In October, Rick Majerus was offering to bet a sports writer that his University of Utah basketball team wouldn't finish in the top three of the Western Athletic Conference. In November, he was asking fans to be patient with his young, undertalented team. In December, he was saying the Utes were not a good basketball team. In January, he was hoping to break .500 and maybe sneak into the NIT.
In February, Majerus was backing off on the humble-pie routine, which made sense since the Utes were running away with the WAC championship. In March, the Utes were heading to the NCAA's Sweet 16.If Majerus, Utah's head basketball coach, underestimated the Utes this season, it's about the only thing he got wrong. Majerus guided the Utes all the way to the West Regional semifinals in Seattle, where they gave the defending national champions all they could handle for 28 minutes.
The Utes' Dream Season finally ended with a 17-point loss to unbeaten, No. 1-ranked UNLV last Thursday, but no one was complaining.
"No matter what happens, it's been a great season," said Majerus. That was three weeks ago. After Thursday's loss, he said, "I don't want 20 minutes to destroy all that (the Utes) have accomplished this season."
In the meantime, Majerus' four-year rebuilding plan is about two years ahead of schedule. This year was supposed to be a warmup act. "Next year this thing is really going to take off," he once said, "and in two years it's going to be something special."
But this season turned into something special. The Utes claimed a school- and WAC-record 30 victories - including a record 17-game winning streak - won the WAC championship by four games, came from nowhere to rank 10th in the final national polls, lost only four games all season and won two games in the NCAA tournament.
Some rebuilding season.
The irony is that Majerus is probably right. The '90-91 Utes were not a complete, mature team. They lacked experience, shooters and overall athleticism and size. Indeed, the Utes might very well be better next season, as Majerus has said. They lose just one player to graduation - center Walter Watts. They return Josh Grant - the WAC Player of the Year. First-year guards Tyrone Tate and Byron Wilson will be one year better. Paul Afeaki, who is still relatively new to the sport, has the athletic ability to become a star at center.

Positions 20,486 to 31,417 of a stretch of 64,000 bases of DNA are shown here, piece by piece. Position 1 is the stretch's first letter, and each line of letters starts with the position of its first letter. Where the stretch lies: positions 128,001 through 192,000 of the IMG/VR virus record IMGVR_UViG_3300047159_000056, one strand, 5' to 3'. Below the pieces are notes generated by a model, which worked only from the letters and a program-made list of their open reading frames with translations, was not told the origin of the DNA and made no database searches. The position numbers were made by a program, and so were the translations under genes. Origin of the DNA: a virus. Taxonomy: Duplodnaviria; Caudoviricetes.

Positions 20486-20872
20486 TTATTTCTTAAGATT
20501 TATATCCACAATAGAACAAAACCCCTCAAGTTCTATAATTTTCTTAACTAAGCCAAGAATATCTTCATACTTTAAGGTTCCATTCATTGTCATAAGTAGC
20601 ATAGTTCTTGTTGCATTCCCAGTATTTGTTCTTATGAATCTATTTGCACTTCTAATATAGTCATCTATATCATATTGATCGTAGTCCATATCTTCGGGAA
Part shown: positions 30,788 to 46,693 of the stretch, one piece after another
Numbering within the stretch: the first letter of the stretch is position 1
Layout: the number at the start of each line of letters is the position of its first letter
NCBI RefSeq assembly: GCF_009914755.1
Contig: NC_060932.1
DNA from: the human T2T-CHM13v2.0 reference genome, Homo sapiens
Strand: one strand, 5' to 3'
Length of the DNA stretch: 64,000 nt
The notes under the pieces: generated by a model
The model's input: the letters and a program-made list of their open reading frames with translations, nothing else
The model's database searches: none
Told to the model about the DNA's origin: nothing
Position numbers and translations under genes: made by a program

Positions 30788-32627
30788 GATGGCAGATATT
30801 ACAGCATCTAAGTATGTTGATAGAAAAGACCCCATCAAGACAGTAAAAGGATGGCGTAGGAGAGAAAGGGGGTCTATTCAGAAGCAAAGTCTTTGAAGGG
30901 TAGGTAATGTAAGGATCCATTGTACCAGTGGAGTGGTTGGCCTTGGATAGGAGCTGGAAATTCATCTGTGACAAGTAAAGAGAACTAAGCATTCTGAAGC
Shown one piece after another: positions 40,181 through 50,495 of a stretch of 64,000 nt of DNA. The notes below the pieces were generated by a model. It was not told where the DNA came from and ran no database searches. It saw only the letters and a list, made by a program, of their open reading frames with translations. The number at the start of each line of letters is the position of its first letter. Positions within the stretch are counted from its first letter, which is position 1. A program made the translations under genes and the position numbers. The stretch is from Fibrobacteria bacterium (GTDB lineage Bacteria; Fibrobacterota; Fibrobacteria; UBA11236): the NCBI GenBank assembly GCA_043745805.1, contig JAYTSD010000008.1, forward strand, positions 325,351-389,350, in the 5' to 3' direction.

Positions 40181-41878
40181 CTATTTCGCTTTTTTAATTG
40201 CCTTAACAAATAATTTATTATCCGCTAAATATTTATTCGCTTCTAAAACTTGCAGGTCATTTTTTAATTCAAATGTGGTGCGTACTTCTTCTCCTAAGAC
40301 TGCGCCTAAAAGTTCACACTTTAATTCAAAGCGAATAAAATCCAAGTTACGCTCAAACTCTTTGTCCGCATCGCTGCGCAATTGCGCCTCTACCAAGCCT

What's more, the Utes will have four new players who could immediately and significantly improve the team's level of talent. Three of them were recruited from high school last year but sat out this season as Prop. 48 cases - 6-5 prep All-American Thomas Wyatt, who ranked among the top 15 preps in the country last year, having averaged 27.3 points and 10 rebounds per game; 6-7 Kelly Walker, who averaged 22 points, 11 rebounds and five blocks per game; and 6-11 Deon Mims, who averaged 18 points, 16 rebounds and 5 blocks. Then there's Antoine Davison, a former Parade All-American and one-time UNLV recruit who averaged 20 points, 9.5 rebounds and 3 blocks for College of Eastern Utah this season.
That foursome could fill Utah's glaring need for more scorers. The Utes already can rebound and play defense with anyone in the country.
The Utes' will have something else working in their favor: a summer basketball tour of Europe. "We're working on it," says Athletic Director Chris Hill. "We'll probably go to Belgium, Germany and England. It's good timing, because so many of the kids are back." The tour should give Utah a head start on next season.